The former NBA All-Star also talks about the loss of Kobe Bryant and why his death has impacted players and people across generations.
Ellen DeGeneres welcomed Dwyane Wade to her show on Tuesday where he opened up about the loss of his friend and former professional colleague Kobe Bryant, as well as the recent major life shift in his household when his child came home one day and came out as transgender.
Dwyane first came under scrutiny online when he posted a pic with his family and labeled it, "My girls." In the pic was his child then known as Zion. As it turns out, though, the 12 year old had recently come out as transgender, asking Dwyane and wife Gabrielle Union to use "she" and "her" pronouns.
Further, Zion asked if they could call her Zaya from that point forward.
"So when our child comes home with a question, when our child comes home with an issue, when our child comes home with anything, it's our job as parents to listen to that, to give them the best information that we can, the best feedback that we can," Dwyane told Ellen. "And that doesn't change because sexuality is now involved in it."
When Zaya was brave enough to come forward and tell her parents her preferred name and gender designations, Dwyane said, "Now it's our job to one, go out and get information, to reach out to every relationship that we have."
This is an incredible response from a parent when faced with something unknown like this. While many parents would jump to judgement or react based on their preconceived understandings of exactly what is going on, Dwyane and Gabrielle acknowledged that their knowledge was lacking in this area.
And so, in order to best support Zaya at this pivotal point in her young life, they owned up to where they were lacking and took assertive action to fix the situation by simply educating themselves.
"My wife reached out to everybody on the cast of 'Pose,'" Dwyane shared. "We're just trying to figure out as much information as we can to make sure that we give our child the best opportunity to be her best self."
Further, Dwyane sees this as a huge stepping stone for Zaya. As Ellen pointed out, with both of her parents being public figures, Zaya is going to have to go through this whole experience in the public eye. Dwyane sees it as Zaya being a leader for the LGBTQ+ community.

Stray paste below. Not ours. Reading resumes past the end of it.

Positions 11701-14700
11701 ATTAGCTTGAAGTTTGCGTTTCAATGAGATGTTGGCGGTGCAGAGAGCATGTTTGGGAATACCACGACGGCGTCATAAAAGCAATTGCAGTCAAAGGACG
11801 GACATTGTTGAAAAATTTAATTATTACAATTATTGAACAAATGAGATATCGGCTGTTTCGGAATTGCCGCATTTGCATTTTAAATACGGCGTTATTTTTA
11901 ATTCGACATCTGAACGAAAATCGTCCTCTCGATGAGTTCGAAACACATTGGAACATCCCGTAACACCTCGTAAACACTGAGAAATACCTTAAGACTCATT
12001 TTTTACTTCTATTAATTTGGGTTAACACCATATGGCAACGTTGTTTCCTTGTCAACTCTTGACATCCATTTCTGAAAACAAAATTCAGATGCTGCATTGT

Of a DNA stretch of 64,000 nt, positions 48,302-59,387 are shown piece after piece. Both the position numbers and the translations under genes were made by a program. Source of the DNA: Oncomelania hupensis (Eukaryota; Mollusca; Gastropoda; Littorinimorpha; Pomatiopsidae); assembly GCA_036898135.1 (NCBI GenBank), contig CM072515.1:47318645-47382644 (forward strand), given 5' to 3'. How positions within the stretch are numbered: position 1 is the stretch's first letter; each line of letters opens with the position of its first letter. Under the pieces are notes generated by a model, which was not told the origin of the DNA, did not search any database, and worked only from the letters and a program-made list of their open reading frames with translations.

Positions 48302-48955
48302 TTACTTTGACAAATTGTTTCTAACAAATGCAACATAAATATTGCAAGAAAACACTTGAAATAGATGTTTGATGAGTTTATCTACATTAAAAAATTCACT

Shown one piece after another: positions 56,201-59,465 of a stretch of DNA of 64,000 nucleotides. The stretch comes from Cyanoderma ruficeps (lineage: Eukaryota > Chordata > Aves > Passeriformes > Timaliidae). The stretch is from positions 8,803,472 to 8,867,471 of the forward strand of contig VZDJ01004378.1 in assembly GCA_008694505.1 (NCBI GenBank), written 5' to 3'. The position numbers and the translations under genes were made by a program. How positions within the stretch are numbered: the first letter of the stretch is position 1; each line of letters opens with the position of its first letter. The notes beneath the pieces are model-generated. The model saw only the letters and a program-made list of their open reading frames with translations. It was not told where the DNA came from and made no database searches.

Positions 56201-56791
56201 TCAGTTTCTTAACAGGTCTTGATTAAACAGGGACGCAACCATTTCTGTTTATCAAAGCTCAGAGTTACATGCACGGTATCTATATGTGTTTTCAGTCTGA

"You are a leader and this is an opportunity to allow you to be a voice," Dwyane told Zaya, adding for Ellen. "Right now it's through us because she's 12 years old, but eventually it will be through her."
Dwyane Wade also took a few moments to pay tribute to his friend and colleague of many years, Kobe Bryant. The two squared off many times on the court as opponents, but also rose to victory as teammates in the 2008 Olympics.
Dwyane credits those games with helping Kobe transition from a great basketball player into an ambassador for sports. "He was the first superstar that really embraced different generations," Dwyane said. "And I think from 2008 on, from the Olympics on, he really put his arms around us as competitors and the rest of the world, you saw him be much more involved in so many different sports."
He talked about his involvement as a coach for his daughter Gianna, who also tragically died in the same helicopter crash that killed Kobe and seven other people.
"He started being a person that everybody could call and reach out to and say, 'Hey Kobe, I have a question," Dwyane said. "I'm going to miss that example, not only just my friend, but that example that he was setting not only for me but so many others."
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